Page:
Posted by Irina Yastrebova on Thursday, October 4, 2007 09:17 AM
Yesterday I have read in Charles de Kunffy's book "Athletic Development of the
Dressage Horse" about an interesting exercise
You spiral in riding half-pass and spiral out in shoulder-in. I worked on it today. First, I just rode spirals in and out on a single track
to get a feel of a spiral. When I started doing half-pass I came to the 10 meter circle from 20 meter circle in a few steps. I spiraled in very quickly.
It wasn't really a spiral. I have just half-passed to the center until I have reached my small circle. Technically, it is OK. Because
5 meters difference between 20 and 10 meter circles gives you only so much distance to half-pass. What I could do is intersperse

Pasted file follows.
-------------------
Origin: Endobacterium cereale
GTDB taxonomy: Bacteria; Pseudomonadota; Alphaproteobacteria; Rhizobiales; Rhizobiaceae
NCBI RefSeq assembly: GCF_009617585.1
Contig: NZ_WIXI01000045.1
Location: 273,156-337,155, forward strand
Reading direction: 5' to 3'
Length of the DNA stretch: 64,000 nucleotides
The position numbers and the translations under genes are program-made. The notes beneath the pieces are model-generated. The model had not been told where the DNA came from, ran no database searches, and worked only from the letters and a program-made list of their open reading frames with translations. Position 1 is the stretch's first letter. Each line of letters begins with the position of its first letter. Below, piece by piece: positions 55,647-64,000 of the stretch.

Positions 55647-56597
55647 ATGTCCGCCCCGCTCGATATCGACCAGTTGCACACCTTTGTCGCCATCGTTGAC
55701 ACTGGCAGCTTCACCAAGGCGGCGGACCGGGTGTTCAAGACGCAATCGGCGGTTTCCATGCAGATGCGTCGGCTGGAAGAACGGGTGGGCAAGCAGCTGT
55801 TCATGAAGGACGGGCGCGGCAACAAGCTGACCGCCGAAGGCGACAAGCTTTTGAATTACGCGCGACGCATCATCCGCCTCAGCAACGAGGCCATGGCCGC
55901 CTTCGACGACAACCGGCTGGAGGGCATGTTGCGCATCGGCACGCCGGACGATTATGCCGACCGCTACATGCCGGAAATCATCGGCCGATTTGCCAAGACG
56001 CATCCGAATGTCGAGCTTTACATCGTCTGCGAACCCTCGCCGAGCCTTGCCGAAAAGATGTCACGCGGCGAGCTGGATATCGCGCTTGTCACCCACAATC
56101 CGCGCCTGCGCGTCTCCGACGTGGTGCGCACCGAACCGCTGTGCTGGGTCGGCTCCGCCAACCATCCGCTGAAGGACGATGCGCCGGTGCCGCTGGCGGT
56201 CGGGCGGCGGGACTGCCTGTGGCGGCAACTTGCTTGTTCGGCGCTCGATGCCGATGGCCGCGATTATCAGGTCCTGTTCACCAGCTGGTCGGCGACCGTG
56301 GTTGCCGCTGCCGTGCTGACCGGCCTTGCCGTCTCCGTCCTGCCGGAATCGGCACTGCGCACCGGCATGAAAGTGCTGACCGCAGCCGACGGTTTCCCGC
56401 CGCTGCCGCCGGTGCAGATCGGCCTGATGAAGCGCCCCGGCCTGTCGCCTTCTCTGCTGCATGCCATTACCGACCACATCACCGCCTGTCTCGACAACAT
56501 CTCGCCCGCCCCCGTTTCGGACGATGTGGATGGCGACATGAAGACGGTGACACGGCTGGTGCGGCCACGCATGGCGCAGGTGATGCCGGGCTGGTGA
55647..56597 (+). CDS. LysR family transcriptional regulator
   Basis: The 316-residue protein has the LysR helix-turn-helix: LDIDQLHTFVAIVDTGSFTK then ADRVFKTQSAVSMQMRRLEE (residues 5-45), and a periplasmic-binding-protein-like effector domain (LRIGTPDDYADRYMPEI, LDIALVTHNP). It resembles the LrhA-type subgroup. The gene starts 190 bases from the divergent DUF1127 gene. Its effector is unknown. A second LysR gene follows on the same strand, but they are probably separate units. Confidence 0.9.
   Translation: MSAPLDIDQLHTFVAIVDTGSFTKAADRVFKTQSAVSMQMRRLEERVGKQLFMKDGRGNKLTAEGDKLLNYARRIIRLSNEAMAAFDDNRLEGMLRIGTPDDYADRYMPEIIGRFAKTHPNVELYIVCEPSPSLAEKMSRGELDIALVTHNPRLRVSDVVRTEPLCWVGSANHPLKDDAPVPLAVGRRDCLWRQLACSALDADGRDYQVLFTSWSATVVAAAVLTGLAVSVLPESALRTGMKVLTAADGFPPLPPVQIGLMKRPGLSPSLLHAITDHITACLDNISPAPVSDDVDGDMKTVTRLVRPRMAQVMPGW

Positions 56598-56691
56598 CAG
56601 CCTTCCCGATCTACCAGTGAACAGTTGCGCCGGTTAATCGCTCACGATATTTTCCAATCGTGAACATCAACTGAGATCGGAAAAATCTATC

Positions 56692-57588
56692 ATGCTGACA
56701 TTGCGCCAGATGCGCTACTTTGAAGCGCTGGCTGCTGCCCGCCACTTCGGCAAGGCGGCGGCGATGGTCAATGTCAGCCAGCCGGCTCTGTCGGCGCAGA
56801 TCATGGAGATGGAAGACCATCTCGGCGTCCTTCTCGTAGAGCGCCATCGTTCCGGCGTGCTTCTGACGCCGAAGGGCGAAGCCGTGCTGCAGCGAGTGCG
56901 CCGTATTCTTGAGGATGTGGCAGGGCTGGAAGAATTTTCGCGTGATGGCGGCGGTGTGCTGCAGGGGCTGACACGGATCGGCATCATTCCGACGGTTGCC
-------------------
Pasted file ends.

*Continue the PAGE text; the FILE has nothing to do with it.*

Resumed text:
half-pass steps with forward steps to be really sure I'm telling him where to go how to get there. Anyway, he got the idea very quickly and I found
his half-pass steps are very nice springy and good ground covering (that is why we got to the center so quickly). Spiraling out in shoulder-in was fun.
I asked for bigger more bouncy steps. I needed that because he was slowing down in the last half-pass steps near the center. Thinking
of the work now I have realized I should have stayed on 10 m circle for at least one revolution before asking for the shoulder-in.
However, I did let him stretch when we reached 20 m circle and extended his trot to the other side of the arena where I tried the exercise again.
This exercise gave him a lot of elevation and buoyancy in his steps. I think I need to do it more often, because that is missing from our half-passes.
He can start nicely and then loose energy and spring and sending him more forward doesn't help he just tenses up. This exercise
let me move him around, collect him, extend him in the very short time and still give him opportunities to stretch. I loved it.